2024 AFRICA CUP - kick-off in two days
The Africa Cup of Nations (Afcon) kicks off on Saturday 13 January, with Ivory Coast staging the finals for the second time. Originally scheduled to be held throughout June and July 2023, the tournament was moved to avoid a clash with the West African rainy season. The final will take place on Sunday 11 February. The hosts will open the tournament with their first match while record seven-time champions Egypt are also in action on the first weekend.
Current Afcon holders Senegal begin the defence of their title on Monday 15 January. The tournament brings in Africa's best players which means they'll be away from their clubs - including Premier League stars like Mo Salah - for as long as their countries stay in the contest.
Here's what you need to know.
How does Afcon work?
The competition was first held in 1958 and has grown over the years.
Ivory Coast will welcome Africa's best footballers for the first time since 1984.
The 24 teams competing for the title this year have been split into six groups of four teams.
The top two teams in each group and the four best-ranked third-placed teams will go through to the last 16, with quarter-finals, semi-finals, a match for third place and the final to follow.
The Afcon groups
• Group A: Ivory Coast, Nigeria, Equatorial Guinea, Guinea-Bissau.
• Group B: Egypt, Ghana, Cape Verde, Mozambique.
• Group C: Senegal, Cameroon, Guinea, The Gambia.
• Group D: Algeria, Burkina Faso, Mauritania, Angola.
• Group E: Tunisia, Mali, South Africa, Namibia.
• Group F: Morocco, DR Congo, Zambia, Tanzania.
Who to watch out for at Afcon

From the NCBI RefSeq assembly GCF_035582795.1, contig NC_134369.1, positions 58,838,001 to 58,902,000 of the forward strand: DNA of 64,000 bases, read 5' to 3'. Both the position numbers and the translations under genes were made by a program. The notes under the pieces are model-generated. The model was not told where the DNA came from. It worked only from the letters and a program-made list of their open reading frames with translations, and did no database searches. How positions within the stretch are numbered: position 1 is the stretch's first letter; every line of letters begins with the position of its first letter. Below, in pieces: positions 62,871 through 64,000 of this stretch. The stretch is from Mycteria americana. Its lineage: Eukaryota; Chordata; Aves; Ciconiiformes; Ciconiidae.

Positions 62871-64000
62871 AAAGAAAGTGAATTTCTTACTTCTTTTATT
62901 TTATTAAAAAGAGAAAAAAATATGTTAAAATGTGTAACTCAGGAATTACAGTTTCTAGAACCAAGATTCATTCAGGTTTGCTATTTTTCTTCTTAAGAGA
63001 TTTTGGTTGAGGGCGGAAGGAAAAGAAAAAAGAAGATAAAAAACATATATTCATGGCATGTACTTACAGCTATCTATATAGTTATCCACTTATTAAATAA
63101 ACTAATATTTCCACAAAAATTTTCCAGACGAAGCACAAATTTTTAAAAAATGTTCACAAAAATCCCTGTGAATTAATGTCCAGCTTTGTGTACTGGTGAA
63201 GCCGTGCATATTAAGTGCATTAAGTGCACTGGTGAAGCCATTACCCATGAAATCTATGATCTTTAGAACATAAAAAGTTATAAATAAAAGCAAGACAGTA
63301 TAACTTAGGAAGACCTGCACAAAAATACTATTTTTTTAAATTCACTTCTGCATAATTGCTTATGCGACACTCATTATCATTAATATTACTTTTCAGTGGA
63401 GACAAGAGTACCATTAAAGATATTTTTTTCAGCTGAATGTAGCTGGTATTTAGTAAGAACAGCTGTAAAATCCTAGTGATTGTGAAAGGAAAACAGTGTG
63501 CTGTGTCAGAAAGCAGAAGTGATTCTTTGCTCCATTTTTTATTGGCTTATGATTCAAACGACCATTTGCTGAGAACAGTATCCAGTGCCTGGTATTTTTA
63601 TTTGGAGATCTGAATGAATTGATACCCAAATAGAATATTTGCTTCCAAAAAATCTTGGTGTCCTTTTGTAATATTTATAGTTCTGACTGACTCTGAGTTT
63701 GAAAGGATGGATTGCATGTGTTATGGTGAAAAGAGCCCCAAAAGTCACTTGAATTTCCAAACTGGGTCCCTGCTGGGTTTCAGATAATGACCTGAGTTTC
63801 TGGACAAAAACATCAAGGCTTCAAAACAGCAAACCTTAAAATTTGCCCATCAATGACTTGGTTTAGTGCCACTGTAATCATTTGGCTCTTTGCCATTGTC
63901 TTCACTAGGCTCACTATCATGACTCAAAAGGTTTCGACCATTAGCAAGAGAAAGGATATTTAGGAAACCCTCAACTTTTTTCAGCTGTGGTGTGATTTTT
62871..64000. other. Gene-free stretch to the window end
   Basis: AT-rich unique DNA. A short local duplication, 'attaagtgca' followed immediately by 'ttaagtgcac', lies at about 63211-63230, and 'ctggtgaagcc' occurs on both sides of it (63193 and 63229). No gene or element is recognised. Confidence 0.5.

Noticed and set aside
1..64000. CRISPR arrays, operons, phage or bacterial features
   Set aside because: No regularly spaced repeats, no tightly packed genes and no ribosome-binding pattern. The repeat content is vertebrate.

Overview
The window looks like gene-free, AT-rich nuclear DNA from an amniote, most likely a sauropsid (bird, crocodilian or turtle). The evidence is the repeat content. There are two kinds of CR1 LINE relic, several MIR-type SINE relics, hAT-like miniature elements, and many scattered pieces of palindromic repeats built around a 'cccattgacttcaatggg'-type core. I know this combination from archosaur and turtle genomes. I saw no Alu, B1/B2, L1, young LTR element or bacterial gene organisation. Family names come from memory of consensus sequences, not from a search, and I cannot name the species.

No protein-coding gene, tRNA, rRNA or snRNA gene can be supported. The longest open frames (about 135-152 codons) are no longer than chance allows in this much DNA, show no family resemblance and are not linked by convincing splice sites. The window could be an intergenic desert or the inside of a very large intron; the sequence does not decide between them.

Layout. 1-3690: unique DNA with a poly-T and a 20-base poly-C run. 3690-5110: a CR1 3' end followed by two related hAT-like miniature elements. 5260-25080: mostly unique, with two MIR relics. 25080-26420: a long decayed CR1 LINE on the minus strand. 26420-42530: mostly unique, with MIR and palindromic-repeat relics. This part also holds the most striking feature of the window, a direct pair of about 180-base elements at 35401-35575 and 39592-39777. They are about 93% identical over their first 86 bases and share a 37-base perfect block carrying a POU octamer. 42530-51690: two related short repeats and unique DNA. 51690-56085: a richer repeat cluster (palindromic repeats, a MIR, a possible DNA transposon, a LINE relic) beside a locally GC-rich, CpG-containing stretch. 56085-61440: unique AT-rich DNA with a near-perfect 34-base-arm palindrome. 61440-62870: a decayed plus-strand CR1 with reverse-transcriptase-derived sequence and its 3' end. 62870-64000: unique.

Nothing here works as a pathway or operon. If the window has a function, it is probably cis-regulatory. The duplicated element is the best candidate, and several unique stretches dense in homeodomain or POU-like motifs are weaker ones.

Liverpool will be missing Mo Salah during the tournament
Mohamed Salah's Egypt, the most successful team in the competition's history, haven't won since 2010.
They lost the last final on penalties so will that spur them to victory this time around?
Can Morocco's World Cup stars like Hakimi, Amrabat and Ziyech smash it at Afcon too?
In 2022, Morocco became the first side from the continent to reach a World Cup semi-final in Qatar.
The Atlas Lions are the highest African nation in the world rankings - but have not won a Nations Cup since 1976.
Lamine Camara is the Young African Player of the Year
Reigning champs Senegal are among the favourites to hold onto their title, with stars including former Premier League players Sadio Mane, Kalidou Koulibaly and Edouard Mendy. They also have younger talents such as Tottenham midfielder Pape Matar Sarr and 19-year-old Lamine Camara who was recently named African young player of the year.
Three-time winners Nigeria haven't won since 2013, but this year boast the African Player of the Year in their squad.
Victor Osimhen, 24, was top scorer in Italy's Serie A as Napoli won a first title since 1990. Victor Osimhen has scored 20 goals in 27 senior international appearances for Nigeria.